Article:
Lo, how a rose e’er blooming … when half-cold was the day

Published 12:00 am Friday, December 18, 2015

By Amy-Lynn Albertson

Rowan County Extension Director

My rose is blooming. What in the world? It’s almost Christmas and my rose is blooming.

Meteorologists attribute the warm weather to two strong weather patterns happening at the same time. The Artic Oscillation is trapping cold air in the North (where it should be) and an especially strong El Nino. Either one of these patterns would warm temperatures on their own, but together they make for abnormally warm temperatures.

So what does this mean for our trees, shrubs, grape vines and more? Do not be tempted by the short sleeve weather to go out and start pruning. Pruning stimulates growth and the last thing we need to do in December is stimulate growth.

Dr. Sara Spayd, North Carolina State University viticulture specialist, says she would not be surprised to see grapevines with buds swelling, particularly some of the European bunch grape varieties. New growth is very susceptible to damage especially when we have a large drop in temperature (30-40 degrees) after warm weather. The forecast is calling for freezing temperatures this weekend and then warming up again by Christmas.

So if you really want to do some work in your yard and take advantage of the weather, here are some things I suggest you do.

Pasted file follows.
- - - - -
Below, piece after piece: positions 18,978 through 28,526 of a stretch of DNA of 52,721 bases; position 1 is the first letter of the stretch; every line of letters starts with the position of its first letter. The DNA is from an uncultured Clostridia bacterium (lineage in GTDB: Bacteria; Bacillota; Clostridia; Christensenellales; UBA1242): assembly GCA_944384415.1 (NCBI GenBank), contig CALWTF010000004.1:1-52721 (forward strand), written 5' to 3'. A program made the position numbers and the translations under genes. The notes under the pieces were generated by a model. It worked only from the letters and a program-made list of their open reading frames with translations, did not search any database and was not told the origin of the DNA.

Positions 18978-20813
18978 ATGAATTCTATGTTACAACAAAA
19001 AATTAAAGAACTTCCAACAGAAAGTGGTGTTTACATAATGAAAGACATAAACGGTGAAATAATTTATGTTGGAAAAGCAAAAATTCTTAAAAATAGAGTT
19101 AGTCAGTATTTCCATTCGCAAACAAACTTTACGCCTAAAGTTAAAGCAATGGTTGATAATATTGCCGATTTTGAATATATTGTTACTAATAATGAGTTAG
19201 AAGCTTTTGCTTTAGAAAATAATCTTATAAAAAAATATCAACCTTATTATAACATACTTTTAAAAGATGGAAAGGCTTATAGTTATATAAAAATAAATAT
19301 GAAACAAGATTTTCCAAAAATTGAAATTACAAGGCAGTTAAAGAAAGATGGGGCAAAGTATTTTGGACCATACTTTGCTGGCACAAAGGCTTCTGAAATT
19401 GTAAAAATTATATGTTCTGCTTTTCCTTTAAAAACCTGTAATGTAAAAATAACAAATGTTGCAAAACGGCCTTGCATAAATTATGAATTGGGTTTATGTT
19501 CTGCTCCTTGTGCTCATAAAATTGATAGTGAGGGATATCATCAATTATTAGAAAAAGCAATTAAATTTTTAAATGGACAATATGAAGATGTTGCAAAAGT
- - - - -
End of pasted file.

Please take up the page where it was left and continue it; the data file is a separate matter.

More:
• Prune back any of your herbaceous perennials to the ground. They will come up again in the spring.
  • You can prune any dead and dying branches on your trees and shrubs.
  • Clean up your vegetable garden. If you had some diseased plants, dispose of them in your brush pile; don’t compost those.
  • Turn your compost piles over and get them activated.
  • Fluff up compacted mulch in your landscape to keep good air flow and avoid anaerobic environments where slime molds and other funguses can grow. Don’t get crazy with the mulch, no more than 3 inches thick, please.
  • Clean, sharpen and repair your tools. Remove rust by using sandpaper or a wire brush and scrub. If that doesn’t get rid of the rust, use a chemical remover from your local hardware store or try soaking in white vinegar. Once you remove the rust, brush or wipe mineral oil on the metal parts to keep them nice over the winter. You should sand and repair any wooden parts as well. When sharpening your tools be sure to file the edges in one direction away from you.

But what about my rose? What should I do about that? Well the answer is wait and see, and enjoy it while it’s here. According to the NC State Climate Office, we are looking at a wet winter with numerous precipitation events (both liquid and frozen). So despite the warm weather of late, winter is coming and we need to get ready.